Human trafficking is a alive and thriving in America.
According to humantrafficking.org, an estimated 14,500 to 17,500 people — primarily women and children — are being trafficked in the U.S. each year.
Florida’s human trafficking statistics aren’t very encouraging either.
“Florida ranks as the third [worst] state in the country for sex trafficking,” said Commissioner Charlie Justice at Thursday’s County Commission meeting.
Justice, citing Pinellas’ recent issues with sex trafficking and human trafficking, made a motion to direct the county attorney to draft an ordinance that allows for the posting of human trafficking awareness signs around pre-established Pinellas County locations.
The signs, which provide a hotline number, will read as follows:
“If you or someone you know is being forced to engage in an activity and cannot leave, whether its prostitution, house work, farm work, factory work, retail work, please call the National Human Trafficking Resource Line.”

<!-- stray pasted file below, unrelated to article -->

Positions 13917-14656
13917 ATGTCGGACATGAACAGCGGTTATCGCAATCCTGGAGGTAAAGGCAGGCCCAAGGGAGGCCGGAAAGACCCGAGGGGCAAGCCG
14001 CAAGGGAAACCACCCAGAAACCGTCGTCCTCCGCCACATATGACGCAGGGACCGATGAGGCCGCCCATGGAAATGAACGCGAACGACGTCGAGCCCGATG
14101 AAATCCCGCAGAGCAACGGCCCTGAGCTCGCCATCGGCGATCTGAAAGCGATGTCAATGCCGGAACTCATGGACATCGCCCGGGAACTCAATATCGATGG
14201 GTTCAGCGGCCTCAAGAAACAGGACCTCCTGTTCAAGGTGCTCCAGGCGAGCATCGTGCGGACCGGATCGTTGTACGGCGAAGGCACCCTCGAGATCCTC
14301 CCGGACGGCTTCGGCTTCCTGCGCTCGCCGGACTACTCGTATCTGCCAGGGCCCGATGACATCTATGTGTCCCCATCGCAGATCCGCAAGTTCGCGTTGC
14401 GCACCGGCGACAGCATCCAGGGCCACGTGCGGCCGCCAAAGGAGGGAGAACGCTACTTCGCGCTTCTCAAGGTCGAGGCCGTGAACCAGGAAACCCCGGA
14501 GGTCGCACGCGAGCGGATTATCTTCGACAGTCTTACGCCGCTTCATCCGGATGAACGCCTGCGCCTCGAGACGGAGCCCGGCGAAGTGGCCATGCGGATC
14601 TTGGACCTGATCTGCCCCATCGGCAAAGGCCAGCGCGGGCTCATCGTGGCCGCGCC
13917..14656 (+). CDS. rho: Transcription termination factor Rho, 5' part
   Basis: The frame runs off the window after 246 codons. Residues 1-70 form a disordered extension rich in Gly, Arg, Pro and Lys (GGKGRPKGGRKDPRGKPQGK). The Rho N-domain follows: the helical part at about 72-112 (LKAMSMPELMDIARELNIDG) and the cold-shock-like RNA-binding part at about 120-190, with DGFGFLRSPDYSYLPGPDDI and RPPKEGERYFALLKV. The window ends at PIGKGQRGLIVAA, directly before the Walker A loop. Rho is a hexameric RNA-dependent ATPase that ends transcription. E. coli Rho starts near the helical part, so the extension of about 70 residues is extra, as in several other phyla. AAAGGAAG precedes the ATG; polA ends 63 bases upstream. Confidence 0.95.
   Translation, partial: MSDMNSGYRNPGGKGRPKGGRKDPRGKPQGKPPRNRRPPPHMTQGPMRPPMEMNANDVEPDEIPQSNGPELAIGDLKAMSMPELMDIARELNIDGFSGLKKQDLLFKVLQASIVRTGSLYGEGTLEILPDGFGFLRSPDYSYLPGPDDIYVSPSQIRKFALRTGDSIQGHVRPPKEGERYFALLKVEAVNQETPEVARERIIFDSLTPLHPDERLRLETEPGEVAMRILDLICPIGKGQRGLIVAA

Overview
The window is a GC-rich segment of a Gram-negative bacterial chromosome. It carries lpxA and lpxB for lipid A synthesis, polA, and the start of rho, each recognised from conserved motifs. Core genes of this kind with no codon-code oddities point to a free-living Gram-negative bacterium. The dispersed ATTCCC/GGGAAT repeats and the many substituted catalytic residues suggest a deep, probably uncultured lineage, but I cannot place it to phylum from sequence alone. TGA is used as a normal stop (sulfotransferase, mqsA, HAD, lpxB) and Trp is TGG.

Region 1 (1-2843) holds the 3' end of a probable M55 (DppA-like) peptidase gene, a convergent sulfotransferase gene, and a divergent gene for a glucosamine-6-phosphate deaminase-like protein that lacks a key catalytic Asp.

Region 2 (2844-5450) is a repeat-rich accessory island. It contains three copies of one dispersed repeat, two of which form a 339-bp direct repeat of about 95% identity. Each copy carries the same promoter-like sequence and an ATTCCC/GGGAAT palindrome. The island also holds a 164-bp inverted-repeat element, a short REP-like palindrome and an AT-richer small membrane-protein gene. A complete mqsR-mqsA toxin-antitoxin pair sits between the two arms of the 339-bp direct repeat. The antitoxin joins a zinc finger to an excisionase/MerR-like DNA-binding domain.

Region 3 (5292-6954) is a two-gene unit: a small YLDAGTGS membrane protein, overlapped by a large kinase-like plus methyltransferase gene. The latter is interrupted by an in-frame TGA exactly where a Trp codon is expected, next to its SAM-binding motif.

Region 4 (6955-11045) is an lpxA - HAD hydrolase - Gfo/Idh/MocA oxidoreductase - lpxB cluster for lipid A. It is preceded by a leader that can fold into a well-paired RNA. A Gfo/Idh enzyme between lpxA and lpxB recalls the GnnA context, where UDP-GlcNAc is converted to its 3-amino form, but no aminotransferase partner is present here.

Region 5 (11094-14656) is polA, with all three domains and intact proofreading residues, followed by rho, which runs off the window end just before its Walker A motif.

The Florida Legislature passed a law this year that allows counties to enforce an ordinance that requires the signs in establishments where sex trafficking and human trafficking is taking place.
“If we have those signs up,” continued Justice, “and it encourages one person to get out of a horrendous situation, it’s well worth our time and effort.”
According to Pinellas County Attorney Jim Bennett, the statute specifically directs the Department of Transportation to put the signs up at rest areas, turnpike service plazas, waste stations, primary airports, passenger rail stations, welcome centers, and emergency rooms. The only two businesses that will be required to post the sign will be strip clubs and massage or body works services that are not otherwise under healthcare professionals.
Commissioners unanimously approved the motion to draw up the ordinance.